The Office of Inspector General is tasked with ensuring efficiency, accountability, and integrity in the U.S. Postal Service. We also have the distinct mission of helping to maintain confidence in the mail and postal system, as well as to improve the Postal Service’s bottom line. We use audits and investigations to help protect the integrity of the Postal Service. Our Semiannual Report to Congress presents a snapshot of the work we did to fulfill our mission for the six-month period ending September 30, 2019. Our dynamic report format provides readers with easy access to facts and information, as well as succinct summaries of the work by area. Links are provided to the full reports featured in this report, as well as to the appendices.
A MESSAGE FROM THE INSPECTOR GENERAL
I am pleased to present this report covering the period April 1 through September 30, 2019. During this period, we continued our efforts to grow the use of data and analytics both in the audit and investigative components. To support that effort, we recently consolidated our research and analytics organizations under a newly titled Research and Insights Solution Center and are beginning to realize the benefits of the synergy that results from having researchers and analysts together in a single component.
One impact of a greater maturity in data analytics is the ability to support the dedication of a segment of our resources towards quickly identifying and launching targeted local audit projects at post offices that are challenged in delivery service, retail, and financial operations. These projects have been very successful in increasing our presence in post offices across the country, and more importantly, have allowed us to better serve members of Congress when concerns come up in their communities. We look forward to expanding the scope of this work to look at post office facility conditions and plant efficiencies in fiscal year 2020.
Several of our projects in this report cover issues that the U.S. Postal Service has been facing for some years, including pressures to reduce costs, improve service, and better align its resources with a declining workload. For example, projects featured in this report look at the mail processing network from two perspectives – overtime and network optimization – to explore why planned cost reductions have not been realized. Other projects focused on the cost to the Postal Service of meeting its service performance goals, and the investment practices of foreign posts to see how the Postal Service compared. We also reviewed the Postal Service’s ability to help facilitate high-quality mail service for members of the military and diplomatic corps.The use of the mail system to ship illicit narcotics continues to demand our attention both in our audit work and our investigations. While narcotics allegations are rapidly becoming our greatest investigative area of focus, our special agents cover a wide swath of areas: health care fraud (claimant and provider); mail theft; contract fraud; and financial fraud. In this report you will find highlights of the high-impact cases we investigated in all focus areas.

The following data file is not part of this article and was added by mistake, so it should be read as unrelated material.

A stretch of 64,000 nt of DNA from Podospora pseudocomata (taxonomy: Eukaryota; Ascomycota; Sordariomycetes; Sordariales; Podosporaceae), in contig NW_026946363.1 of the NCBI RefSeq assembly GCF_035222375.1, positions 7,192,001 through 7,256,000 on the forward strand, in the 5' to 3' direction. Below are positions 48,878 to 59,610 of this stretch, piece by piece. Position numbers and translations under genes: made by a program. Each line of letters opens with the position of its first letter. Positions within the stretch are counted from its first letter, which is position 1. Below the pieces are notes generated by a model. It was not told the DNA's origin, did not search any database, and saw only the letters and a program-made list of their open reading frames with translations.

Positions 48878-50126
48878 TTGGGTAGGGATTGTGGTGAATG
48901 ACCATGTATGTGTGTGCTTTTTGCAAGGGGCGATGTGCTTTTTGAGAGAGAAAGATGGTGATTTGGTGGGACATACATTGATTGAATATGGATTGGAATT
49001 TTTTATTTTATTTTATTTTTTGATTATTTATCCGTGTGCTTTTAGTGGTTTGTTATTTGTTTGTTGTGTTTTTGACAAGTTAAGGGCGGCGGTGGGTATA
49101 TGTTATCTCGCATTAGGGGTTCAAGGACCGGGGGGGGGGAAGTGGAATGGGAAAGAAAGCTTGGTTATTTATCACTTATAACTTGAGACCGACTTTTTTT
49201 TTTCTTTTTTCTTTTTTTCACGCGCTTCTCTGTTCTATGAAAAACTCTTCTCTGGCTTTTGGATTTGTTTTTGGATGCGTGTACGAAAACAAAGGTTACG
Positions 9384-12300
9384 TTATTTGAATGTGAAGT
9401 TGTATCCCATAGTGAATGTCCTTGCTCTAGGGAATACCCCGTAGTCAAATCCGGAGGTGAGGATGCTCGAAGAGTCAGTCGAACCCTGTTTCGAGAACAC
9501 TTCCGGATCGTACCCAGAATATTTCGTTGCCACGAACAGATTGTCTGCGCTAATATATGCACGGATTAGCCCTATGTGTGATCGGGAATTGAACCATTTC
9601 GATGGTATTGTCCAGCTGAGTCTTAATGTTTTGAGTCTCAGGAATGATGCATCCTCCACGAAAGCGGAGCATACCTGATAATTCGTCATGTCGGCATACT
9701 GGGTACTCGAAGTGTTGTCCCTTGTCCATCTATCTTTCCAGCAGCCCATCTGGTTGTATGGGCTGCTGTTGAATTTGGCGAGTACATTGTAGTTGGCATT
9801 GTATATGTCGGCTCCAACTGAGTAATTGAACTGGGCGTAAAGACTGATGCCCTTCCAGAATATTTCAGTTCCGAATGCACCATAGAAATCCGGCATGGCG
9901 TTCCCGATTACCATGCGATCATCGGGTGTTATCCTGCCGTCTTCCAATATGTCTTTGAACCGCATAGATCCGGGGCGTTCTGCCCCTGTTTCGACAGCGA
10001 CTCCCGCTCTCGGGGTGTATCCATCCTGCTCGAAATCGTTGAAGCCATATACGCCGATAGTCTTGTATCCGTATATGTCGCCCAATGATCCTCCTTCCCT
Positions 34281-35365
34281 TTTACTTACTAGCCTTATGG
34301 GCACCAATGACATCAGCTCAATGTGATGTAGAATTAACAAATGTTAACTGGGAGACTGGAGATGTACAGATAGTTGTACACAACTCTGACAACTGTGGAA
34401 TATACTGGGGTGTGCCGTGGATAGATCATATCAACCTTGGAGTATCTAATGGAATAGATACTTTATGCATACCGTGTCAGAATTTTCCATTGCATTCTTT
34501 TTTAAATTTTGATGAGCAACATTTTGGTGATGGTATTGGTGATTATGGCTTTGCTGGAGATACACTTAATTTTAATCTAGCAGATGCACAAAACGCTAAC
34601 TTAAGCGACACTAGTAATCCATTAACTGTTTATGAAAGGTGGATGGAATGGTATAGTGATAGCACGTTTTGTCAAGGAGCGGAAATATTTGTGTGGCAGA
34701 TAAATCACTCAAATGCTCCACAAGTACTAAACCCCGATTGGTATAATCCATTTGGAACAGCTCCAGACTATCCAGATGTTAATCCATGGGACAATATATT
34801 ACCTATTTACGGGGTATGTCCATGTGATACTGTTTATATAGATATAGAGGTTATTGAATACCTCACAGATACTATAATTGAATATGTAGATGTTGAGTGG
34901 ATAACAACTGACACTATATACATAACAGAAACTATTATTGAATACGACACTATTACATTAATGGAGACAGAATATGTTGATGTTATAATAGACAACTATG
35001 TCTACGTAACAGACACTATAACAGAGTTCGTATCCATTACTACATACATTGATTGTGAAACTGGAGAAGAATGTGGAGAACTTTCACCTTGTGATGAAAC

We submit this report pursuant to the Inspector General Act for the six-month period ending September 30, 2019. During this period, we issued 103 audit reports, management advisories, and white papers, and the Postal Service accepted almost 93 percent of our recommendations. We completed 1,362 investigations that led to 436 arrests and nearly $1.48 billion in fines, restitutions, and recoveries, more than $77 million of which was returned to the Postal Service.
It is also important to note that during this period, three more Governors were approved by the Senate and sworn in at the close of the fiscal year. The Board of Governors now has a quorum for the first time in five years.
I look forward to working with all stakeholders as we address the challenges ahead. With the support of the Board of Governors, postal management, and Congress, the OIG will continue to play a key role in maintaining the integrity and accountability of America’s Postal Service, its revenue and assets, and its employees.
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Source: USPS Office of Inspector General